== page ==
One of the most remarkable discoveries of economics is that under the right conditions competitive markets allocate production across firms in just that way that minimizes the total costs of production. (You can find a discussion of this remarkable property in Modern Principles. See also this MRU video.)

One of the necessary conditions for this result is that firms must face the same input and output prices. If one firm is subsidized and another taxed, for example, then resources will be misallocated and total costs will increase. In a pioneering paper, Klenow and Hsieh measure misallocation across firms in China, India and the United States and they find that micro misallocations can have large, macroeconomic effects. In particular, if capital and labor were allocated as well in China and India as they are in the United States then output in those countries would double.

We can get some intuition for the costs of resource misallocation by looking at water in California. As you may have noticed at the grocery store, almonds are in demand right now whether raw or in almond milk. Asian demand for almonds is also up. As a result, in the last 10 years almond production in California has doubled. That’s great, except for the fact that almond production uses a huge amount of water and water in CA is severely mispriced and thus misallocated.

In my previous post, I pointed out that agriculture uses 80% of the water in California but accounts for less than 2% of the economy. So how much water does almond production alone use? More water is used in almond production than is used by all the residents and businesses of San Francisco and Los Angeles combined. Here’s a chart from Mother Jones:

(Aside: Some of this water is naturally recycled so net use is likely somewhat lower but a lot of water in California is now being pumped from the aquifer and that water isn’t being replenished.)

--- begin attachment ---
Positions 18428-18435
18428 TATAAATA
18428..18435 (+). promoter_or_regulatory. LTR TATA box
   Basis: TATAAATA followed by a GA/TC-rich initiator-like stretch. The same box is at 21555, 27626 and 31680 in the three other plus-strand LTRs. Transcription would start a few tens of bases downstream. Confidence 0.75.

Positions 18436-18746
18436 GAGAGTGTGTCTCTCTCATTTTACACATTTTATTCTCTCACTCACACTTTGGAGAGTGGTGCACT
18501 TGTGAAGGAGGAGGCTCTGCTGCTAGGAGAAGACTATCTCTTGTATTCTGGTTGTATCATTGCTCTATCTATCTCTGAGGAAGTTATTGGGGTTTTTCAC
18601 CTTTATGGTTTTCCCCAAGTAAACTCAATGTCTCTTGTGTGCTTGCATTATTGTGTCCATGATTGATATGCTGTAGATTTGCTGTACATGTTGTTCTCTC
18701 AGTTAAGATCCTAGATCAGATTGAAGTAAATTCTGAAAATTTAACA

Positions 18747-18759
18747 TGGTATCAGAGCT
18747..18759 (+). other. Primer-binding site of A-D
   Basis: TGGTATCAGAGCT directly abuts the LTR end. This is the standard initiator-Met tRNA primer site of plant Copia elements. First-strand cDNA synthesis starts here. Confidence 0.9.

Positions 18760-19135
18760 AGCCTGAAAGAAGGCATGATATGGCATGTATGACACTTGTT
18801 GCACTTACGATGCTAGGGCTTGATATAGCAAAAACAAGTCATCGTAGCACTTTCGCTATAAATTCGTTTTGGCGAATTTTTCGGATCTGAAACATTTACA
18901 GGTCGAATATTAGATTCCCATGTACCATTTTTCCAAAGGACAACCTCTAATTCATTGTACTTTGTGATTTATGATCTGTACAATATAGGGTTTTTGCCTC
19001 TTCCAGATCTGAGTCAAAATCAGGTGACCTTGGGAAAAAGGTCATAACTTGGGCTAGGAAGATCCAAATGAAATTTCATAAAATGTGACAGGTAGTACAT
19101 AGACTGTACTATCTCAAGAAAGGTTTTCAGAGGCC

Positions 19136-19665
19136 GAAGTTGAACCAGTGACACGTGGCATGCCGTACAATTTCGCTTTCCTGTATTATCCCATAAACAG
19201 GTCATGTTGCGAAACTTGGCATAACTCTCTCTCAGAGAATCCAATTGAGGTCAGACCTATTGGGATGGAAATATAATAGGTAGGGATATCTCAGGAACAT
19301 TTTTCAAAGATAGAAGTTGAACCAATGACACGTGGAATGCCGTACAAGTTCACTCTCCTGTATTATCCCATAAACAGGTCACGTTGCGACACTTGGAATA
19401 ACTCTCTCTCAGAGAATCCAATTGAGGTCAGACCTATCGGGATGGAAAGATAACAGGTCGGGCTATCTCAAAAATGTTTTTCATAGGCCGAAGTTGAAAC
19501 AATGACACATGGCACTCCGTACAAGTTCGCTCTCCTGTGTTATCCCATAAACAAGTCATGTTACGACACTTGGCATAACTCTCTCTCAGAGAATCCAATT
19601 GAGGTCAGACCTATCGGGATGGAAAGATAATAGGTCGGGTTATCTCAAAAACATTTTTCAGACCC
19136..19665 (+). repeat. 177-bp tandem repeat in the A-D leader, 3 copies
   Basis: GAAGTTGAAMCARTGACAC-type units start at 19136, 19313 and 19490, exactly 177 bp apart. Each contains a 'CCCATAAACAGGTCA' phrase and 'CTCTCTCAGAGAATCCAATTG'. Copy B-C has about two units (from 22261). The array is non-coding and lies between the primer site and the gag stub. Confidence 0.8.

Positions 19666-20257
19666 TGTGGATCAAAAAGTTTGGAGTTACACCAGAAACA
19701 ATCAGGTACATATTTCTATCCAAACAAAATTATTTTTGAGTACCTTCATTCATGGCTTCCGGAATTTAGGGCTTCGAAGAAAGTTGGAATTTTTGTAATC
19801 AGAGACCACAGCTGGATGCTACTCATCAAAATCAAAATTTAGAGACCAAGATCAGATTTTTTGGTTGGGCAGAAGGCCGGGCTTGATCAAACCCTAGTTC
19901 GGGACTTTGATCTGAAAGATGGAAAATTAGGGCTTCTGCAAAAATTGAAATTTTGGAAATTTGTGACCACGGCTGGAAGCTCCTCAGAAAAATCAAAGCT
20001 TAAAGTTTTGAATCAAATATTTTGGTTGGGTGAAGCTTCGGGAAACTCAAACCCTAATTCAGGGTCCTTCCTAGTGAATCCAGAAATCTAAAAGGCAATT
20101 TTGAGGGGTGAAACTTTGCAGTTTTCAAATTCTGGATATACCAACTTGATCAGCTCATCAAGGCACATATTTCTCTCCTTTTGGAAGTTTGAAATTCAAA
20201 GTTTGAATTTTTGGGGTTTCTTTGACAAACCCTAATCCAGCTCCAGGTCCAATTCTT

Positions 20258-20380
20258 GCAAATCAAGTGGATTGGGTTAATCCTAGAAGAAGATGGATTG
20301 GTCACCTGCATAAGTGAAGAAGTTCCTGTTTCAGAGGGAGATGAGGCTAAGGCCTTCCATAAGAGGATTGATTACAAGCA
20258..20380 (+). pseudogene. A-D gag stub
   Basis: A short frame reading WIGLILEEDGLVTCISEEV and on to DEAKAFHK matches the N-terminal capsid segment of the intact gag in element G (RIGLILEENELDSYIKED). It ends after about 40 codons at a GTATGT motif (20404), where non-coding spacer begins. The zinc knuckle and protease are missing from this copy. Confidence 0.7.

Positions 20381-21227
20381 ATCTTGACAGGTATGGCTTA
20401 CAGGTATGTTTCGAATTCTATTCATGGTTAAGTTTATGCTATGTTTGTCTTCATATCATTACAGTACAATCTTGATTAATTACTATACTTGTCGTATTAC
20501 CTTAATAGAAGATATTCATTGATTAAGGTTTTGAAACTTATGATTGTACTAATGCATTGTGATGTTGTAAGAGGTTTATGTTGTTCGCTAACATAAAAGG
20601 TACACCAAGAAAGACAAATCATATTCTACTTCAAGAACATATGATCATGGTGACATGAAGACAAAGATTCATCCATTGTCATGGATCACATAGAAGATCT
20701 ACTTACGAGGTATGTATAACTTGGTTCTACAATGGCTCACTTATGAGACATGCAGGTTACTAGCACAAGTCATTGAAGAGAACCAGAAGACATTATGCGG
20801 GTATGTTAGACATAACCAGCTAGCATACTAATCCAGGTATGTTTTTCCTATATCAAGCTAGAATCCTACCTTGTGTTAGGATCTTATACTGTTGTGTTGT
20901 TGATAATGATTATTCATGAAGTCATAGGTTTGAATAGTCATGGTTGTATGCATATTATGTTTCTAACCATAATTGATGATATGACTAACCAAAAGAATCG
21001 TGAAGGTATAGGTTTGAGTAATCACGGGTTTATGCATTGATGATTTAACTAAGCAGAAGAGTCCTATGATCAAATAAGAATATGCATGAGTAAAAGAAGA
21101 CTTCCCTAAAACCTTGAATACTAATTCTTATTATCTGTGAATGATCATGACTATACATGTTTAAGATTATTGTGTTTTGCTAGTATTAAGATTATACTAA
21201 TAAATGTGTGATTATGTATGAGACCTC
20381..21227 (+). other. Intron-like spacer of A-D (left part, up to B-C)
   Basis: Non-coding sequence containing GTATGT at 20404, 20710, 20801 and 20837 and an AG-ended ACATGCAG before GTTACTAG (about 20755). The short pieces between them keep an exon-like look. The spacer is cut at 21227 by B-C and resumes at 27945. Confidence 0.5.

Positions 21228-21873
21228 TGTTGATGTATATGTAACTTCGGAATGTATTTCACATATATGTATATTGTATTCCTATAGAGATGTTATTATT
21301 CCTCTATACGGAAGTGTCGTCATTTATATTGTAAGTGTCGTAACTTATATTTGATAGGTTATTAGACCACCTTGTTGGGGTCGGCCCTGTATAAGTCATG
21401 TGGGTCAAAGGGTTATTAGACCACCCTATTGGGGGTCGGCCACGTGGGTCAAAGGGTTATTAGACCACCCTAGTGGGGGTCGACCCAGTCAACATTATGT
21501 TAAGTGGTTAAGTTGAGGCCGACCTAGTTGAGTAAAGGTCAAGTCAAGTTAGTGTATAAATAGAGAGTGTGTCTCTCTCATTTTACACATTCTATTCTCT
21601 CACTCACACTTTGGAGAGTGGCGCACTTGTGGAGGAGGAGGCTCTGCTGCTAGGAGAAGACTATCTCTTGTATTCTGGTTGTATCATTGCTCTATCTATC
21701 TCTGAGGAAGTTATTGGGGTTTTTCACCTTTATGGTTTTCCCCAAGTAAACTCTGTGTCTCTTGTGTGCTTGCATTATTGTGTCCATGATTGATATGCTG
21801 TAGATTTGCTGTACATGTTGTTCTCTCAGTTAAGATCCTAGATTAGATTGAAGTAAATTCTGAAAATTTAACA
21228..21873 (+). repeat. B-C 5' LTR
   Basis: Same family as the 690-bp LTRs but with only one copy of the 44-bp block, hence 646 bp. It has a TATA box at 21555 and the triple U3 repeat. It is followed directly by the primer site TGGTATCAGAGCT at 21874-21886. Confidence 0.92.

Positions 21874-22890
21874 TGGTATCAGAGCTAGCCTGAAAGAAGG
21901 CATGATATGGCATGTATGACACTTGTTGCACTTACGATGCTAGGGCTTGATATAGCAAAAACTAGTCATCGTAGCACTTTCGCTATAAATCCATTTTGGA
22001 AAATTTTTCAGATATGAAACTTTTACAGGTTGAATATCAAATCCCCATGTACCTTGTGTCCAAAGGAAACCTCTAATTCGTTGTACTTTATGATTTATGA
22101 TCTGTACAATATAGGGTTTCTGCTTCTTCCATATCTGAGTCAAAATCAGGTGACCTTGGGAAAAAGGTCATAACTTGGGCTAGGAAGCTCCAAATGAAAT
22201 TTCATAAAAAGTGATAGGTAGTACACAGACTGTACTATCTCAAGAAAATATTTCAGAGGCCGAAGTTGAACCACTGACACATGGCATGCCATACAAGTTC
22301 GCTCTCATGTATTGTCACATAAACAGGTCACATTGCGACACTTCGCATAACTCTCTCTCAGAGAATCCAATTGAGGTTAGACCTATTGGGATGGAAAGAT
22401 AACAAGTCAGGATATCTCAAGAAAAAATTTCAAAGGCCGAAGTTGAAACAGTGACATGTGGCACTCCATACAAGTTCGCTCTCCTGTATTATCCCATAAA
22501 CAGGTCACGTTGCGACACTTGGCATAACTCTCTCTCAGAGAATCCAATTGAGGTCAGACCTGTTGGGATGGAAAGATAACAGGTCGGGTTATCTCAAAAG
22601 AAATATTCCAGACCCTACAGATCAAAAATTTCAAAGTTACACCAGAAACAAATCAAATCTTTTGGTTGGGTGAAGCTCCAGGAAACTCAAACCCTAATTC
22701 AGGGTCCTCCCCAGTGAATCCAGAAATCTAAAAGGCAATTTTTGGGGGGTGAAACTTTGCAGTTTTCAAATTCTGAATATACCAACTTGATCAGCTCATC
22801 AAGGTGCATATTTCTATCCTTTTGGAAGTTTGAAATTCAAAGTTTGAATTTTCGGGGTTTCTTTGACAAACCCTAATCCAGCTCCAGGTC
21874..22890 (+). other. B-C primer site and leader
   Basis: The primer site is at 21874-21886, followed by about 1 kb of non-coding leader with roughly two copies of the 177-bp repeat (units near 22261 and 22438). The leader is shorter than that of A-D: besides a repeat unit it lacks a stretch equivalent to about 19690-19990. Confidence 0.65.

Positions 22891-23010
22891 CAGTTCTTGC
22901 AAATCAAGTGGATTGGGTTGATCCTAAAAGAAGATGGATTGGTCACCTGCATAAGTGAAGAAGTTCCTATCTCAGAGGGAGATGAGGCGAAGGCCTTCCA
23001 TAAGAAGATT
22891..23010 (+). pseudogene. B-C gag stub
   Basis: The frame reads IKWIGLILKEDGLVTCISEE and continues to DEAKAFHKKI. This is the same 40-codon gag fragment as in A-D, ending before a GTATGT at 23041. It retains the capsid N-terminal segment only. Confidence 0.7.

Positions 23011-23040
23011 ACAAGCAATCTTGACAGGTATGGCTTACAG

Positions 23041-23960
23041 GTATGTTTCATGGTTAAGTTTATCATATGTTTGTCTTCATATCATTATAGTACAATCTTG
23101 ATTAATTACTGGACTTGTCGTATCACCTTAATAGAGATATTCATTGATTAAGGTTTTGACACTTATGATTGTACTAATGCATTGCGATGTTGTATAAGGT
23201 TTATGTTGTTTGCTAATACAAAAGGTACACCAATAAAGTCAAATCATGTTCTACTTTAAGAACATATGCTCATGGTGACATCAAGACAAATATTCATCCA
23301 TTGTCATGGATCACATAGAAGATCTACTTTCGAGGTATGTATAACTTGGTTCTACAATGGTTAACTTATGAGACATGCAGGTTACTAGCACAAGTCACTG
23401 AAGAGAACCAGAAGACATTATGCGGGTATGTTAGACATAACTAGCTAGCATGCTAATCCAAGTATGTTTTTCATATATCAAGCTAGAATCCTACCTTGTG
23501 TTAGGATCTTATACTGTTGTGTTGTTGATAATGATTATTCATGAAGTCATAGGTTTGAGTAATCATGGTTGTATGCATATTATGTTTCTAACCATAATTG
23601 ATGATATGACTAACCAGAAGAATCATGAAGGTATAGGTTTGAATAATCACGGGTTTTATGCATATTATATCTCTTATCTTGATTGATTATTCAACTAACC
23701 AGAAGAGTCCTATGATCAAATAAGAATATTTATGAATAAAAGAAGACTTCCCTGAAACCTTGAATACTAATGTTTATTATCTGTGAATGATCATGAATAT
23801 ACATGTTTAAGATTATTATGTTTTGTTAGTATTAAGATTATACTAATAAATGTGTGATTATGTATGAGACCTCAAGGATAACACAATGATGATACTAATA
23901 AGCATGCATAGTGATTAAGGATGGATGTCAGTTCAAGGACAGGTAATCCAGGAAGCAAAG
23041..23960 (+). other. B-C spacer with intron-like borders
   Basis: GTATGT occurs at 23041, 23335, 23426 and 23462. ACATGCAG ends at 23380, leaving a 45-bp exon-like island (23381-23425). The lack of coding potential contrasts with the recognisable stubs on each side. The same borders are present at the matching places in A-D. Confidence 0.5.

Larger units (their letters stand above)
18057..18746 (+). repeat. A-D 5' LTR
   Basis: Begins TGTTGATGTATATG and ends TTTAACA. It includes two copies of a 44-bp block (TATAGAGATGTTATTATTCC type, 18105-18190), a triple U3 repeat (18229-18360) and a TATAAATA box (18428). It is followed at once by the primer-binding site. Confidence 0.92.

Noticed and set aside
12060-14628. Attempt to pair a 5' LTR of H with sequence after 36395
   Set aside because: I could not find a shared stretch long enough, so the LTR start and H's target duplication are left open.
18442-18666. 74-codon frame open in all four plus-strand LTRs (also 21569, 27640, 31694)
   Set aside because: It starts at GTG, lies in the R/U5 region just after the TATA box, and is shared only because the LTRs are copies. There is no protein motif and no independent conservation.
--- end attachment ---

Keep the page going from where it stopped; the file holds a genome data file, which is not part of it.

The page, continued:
At the same time as farmers are watering their almonds, San Diego is investing in an energy-intensive billion-dollar desalination plant which will produce water at a much higher cost than the price the farmer are paying.  That is a massive and costly misallocation of water.

In short, we are spending thousands of dollars worth of water to grow hundreds of dollars worth of almonds and that is truly nuts.

Hat tip: Walter Olson.

When Medolac Laboratories, a competitor of Prolacta, said last year that it wanted to buy milk from women in Detroit, it was accused of profiting at the expense of black women.

“We are deeply concerned that women will be coerced into diverting milk that they would otherwise feed their own babies,” the Black Mothers’ Breastfeeding Association wrote in an open letter in January. Medolac, which said it was working with the Clinton Foundation and wanted to encourage breast-feeding by making it financially attractive, abandoned its plan.

The article, by Andrew Pollack, is interesting throughout. And here is Wikipedia on the history of wet nurses.

For the pointer I thank Pam R.

The article is here, by Lauren Pelley, here is one excerpt:

“It’s great news to hear,” echoed Ganesan Sugumar, CEO and director of Saravanaa Bhavan Canada, an Indian vegetarian restaurant chain. (Cowen’s tour group visited the location near McCowan Rd. and Finch Ave. East.)

“This is honestly the best cuisine, I could say, in Canada,” Sugumar added. “We have so many ethnic restaurants.”

The article also has a useful map of all the places we visited.  My original blog post was here.

It’s been a longstanding fear of travelers (or travelers like myself, at least) that global conglomerates like McDonald’s or TGI Friday’s might use the bludgeon of the Big Mac or the bluster of Flair to wipe out everything unique, provincial and good. But what struck me on this trip, not having seen BA for a decade and thus being more sensitive to what had changed, was how a different kind of sameness was permeating Porteño restaurant and bar culture—much more indie and elevated, but just as insidious.

The main argument is that when asking for food tips, you need to consider the age of the responder very carefully, and in many cases you should favor the older recommenders, up to some limit of course.  The full article is here, hat tip goes to Yana.

Wednesday night I was taken on a restaurant tour of Scarborough — four different places — plus rolls from a Sri Lankan locale, consumed in the office of the Dean of UT Scarborough and with the assistance of Peter Loewen.